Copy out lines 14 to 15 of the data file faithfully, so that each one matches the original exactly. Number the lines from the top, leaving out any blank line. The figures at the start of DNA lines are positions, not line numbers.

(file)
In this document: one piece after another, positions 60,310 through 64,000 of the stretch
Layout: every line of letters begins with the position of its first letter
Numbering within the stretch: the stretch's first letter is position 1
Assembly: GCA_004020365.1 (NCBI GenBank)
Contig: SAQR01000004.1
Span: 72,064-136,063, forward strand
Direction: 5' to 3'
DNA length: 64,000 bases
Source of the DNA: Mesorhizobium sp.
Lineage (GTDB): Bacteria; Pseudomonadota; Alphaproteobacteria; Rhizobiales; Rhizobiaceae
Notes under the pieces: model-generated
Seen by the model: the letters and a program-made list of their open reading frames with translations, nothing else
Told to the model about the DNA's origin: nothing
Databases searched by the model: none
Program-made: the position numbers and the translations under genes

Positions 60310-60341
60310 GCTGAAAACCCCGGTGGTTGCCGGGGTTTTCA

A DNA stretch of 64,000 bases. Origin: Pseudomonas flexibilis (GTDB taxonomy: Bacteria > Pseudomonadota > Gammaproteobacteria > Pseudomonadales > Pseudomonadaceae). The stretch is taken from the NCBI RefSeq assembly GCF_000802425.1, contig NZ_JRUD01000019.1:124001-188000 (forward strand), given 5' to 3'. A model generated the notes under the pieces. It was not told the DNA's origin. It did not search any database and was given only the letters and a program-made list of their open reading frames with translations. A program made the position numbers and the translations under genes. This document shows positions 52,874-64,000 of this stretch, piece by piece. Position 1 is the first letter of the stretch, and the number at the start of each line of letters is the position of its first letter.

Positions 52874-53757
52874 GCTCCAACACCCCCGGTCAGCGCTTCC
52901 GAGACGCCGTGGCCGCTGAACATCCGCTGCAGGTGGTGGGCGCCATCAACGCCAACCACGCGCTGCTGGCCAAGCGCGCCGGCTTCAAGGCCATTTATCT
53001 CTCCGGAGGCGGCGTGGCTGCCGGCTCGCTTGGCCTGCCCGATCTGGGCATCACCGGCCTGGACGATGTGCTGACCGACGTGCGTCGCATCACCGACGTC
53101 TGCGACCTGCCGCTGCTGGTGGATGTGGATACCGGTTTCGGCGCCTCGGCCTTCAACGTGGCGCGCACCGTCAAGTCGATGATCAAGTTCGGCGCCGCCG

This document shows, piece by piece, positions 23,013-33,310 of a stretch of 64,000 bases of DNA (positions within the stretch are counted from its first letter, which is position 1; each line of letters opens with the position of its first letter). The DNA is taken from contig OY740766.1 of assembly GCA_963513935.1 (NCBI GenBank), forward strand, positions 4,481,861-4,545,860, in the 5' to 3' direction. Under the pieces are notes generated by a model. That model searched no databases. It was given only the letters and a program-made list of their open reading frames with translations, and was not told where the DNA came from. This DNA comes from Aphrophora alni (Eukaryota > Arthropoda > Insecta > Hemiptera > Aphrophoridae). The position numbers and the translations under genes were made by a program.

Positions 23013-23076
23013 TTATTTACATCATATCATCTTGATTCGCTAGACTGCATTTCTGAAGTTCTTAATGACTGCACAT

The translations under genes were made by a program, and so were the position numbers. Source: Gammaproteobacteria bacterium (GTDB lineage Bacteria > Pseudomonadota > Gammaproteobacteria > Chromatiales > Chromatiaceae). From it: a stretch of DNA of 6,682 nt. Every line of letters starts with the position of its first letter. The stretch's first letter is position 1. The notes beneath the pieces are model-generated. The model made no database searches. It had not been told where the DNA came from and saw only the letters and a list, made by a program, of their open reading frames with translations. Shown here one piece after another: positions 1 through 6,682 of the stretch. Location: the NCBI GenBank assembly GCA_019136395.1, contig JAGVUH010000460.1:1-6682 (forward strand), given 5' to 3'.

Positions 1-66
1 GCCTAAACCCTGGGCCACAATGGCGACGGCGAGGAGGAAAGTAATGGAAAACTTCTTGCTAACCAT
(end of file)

Databases searched by the model: none
Program-made: the position numbers and the translations under genes